Robert Smalls was born a slave before the Civil War, who, thanks to some interesting twists in his life, was able to work the docks and found his way to learn how to pilot a ship. His talent not only gained him respect but lead him to much greater places than he could have ever dreamed...especially after such extremely humble beginnings.

History can be so interesting if told correctly, and this book definitely accomplishes that. At less than eighty pages, it's not daunting at first grip...something reluctant readers will appreciate. The print itself is large, making it easy to read, and the book is not only divided up into interesting chapters, which mark the various stages of Robert Smalls life, but also throw in extra segments, which explain aspects of the time, which don't directly deal with Robert Smalls but rather deepen the understanding of what he faced or what he was working with. The entire text isn't written as dry facts, either, but allows Robert Smalls to come across as a real person and enables the readers to connect with him as an individual.

The illustrations in this book are a lovely addition. Not only do they help bring Robert Smalls to life, but also make it easier to picture the world he lived in. There are also maps, sketches and other visual aides, which assist in understanding what is explained in the text. Since these decorate almost every page, it's nice to flip through and simply gaze at them—another aspect which is sure to appeal to those with a shorter attention span.

At the end of the book, there's a timeline of Smalls' life, a glossary and a list of recommended reads for anyone wanting to learn more.

For those curious about Robert Smalls or the history of the Civil War or slavery, this read holds a lot of facts and information. For those who are discovering the era for other reasons, this is an interesting way to attack it, and it's hard to come away without knowing a few more details and gaining a better understanding of the time and Robert Smalls. In any case, it's not a boring, historical read but brings an historic figure to life in a way even those who aren't enthused about history will enjoy.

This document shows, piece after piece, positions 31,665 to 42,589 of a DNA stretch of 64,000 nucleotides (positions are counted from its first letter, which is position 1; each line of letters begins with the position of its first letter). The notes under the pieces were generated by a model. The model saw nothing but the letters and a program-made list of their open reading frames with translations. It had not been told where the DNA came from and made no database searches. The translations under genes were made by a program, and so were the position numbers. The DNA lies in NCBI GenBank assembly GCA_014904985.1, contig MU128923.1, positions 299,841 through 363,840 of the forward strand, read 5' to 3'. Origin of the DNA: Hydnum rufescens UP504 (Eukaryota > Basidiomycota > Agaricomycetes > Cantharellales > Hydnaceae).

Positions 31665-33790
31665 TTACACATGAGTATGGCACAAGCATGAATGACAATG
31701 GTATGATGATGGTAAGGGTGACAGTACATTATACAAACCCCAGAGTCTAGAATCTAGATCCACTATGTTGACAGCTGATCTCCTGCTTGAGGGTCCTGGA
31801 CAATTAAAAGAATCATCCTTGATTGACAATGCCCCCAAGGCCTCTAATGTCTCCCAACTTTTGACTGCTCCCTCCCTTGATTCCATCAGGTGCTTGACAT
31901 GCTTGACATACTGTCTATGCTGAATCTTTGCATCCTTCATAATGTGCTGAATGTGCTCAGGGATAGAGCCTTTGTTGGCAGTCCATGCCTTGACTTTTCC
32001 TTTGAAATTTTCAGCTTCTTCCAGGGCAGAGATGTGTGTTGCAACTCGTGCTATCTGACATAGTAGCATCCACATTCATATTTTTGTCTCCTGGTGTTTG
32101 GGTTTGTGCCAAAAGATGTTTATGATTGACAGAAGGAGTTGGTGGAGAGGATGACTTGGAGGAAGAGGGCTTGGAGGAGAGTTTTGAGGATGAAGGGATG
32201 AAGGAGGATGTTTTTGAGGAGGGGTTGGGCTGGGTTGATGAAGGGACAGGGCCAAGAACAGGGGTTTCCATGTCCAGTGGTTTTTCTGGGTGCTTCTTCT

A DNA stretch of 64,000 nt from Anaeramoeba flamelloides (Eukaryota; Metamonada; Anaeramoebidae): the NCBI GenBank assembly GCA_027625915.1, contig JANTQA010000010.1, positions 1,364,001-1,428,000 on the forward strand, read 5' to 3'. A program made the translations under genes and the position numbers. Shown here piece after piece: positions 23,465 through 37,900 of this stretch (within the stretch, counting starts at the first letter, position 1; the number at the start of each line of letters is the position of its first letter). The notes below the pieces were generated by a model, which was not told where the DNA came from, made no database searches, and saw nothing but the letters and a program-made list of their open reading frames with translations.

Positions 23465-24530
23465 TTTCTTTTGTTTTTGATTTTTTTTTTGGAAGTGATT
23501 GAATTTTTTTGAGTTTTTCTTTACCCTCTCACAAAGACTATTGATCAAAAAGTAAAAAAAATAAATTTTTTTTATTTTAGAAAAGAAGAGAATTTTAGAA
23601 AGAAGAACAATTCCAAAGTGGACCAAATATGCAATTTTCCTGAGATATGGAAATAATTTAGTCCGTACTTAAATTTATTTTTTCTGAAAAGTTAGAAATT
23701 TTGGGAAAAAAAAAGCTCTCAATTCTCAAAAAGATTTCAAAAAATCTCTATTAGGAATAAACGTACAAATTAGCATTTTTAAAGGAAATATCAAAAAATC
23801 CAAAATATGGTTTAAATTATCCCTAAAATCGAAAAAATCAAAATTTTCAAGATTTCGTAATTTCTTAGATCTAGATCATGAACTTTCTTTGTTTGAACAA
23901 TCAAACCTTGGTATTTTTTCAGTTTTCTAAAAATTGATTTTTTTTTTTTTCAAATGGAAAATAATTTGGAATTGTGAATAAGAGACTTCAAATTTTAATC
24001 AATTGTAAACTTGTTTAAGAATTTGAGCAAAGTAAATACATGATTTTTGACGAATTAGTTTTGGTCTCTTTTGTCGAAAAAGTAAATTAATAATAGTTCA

And here they are...

The Author...
JANET HALFMANN is the author of more than forty books for children, including Lee & Low's Midnight Teacher, which Kirkus called “An excellent homage to an African-American woman who taught ahead of her time” in a starred review. When she’s not writing, Halfmann enjoys working in the garden, exploring nature, visiting new places, especially wildlife areas and living-history museums, and watching movies. Halfmann lives with her husband in South Milwaukee, Wisconsin. Visit Janet Halfmann on the Web at

The Illustrator...
DUANE SMITH is an artist, illustrator, and graphic designer with a degree from Pratt Institute in New York City and a Master’s in Illustration from the Fashion Institute of Technology. His wide-ranging works have been featured in periodicals, books, movie storyboards, and galleries. Smith also works in graphic design and interactive media development, and splits his time between homes in Brooklyn and Albany, New York. Visit him online at

Monday, April 27, 2020

Dawn of the Patriot by Okimi Peters

Heart of Ziik
by Okimi Peters
YA Graphic Novel / Adventure
30 pages

Plagued by the mysterious death of his older brother, the unassuming yet highly spirited 19 year old Ziik will be thrust on the daunting path to becoming a vigilante in the Third World. Progressively finding himself as a symbol of light through the shadows of Africa's most populous nation, Nigeria, Ziik must not only weave through the present day complexities of his homeland on his quest for justice; he must also learn to overcome himself to find peace.

And here he is...

As a first-time author Okimi Peters is new to writing books but he is not new to the world of writing. He has written scientific papers for reputable journals. His proclivity for writing began during his studies at McGill University where he pursued a Master of Applied Science degree. He wrote several papers and articles as a prerequisite to the attainment of his degree and this instilled in him a strong sense of writing. Okimi would go on to pursue a Doctor of Medicine degree at the University of Toronto as an international student. It is here that he began his first book project, Dawn of the Patriot. This project sparked the birth of the Movie-in-a-book penchant; an initiative that saw Okimi writing his books for big screen adaptation.

Okimi has since shifted gears from the scientific world into the world of business and currently works as the Executive Director of a telecommunications company called Alpha Technologies Limited. In his own words, “Africa could use more business solutions in transforming her from a third world to a more developed region.”